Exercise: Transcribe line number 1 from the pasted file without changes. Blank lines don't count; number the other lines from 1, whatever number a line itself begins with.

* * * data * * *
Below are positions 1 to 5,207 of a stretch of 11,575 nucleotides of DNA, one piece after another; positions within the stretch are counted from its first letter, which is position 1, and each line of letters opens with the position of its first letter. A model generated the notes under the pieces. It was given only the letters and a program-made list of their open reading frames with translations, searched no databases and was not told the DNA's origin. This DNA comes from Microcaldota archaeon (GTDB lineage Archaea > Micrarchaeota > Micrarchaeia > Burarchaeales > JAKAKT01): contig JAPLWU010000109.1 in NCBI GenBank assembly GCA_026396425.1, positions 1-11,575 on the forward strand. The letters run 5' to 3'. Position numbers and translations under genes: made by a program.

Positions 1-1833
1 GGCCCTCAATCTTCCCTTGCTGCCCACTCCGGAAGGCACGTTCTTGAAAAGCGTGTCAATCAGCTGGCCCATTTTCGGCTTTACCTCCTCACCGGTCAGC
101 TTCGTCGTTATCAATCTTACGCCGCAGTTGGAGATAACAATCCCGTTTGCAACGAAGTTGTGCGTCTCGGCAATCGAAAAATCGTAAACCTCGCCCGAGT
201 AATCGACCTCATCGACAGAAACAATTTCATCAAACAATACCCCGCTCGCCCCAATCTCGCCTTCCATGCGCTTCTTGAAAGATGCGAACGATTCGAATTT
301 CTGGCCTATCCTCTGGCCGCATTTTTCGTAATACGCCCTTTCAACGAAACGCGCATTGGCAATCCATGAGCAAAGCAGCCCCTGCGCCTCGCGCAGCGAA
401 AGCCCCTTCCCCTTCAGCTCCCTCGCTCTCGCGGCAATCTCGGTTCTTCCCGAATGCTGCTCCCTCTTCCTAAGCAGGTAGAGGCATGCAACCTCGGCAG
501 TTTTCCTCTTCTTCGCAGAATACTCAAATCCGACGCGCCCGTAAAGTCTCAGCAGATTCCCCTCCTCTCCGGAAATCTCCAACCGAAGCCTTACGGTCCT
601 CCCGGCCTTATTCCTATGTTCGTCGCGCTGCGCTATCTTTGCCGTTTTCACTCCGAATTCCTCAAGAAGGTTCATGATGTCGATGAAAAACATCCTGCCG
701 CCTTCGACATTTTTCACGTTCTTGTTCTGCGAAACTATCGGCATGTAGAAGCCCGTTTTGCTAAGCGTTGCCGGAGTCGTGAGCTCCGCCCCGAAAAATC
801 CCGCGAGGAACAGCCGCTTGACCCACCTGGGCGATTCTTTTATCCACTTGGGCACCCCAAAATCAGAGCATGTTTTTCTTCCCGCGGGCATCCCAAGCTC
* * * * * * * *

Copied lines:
Below are positions 1 to 5,207 of a stretch of 11,575 nucleotides of DNA, one piece after another; positions within the stretch are counted from its first letter, which is position 1, and each line of letters opens with the position of its first letter. A model generated the notes under the pieces. It was given only the letters and a program-made list of their open reading frames with translations, searched no databases and was not told the DNA's origin. This DNA comes from Microcaldota archaeon (GTDB lineage Archaea > Micrarchaeota > Micrarchaeia > Burarchaeales > JAKAKT01): contig JAPLWU010000109.1 in NCBI GenBank assembly GCA_026396425.1, positions 1-11,575 on the forward strand. The letters run 5' to 3'. Position numbers and translations under genes: made by a program.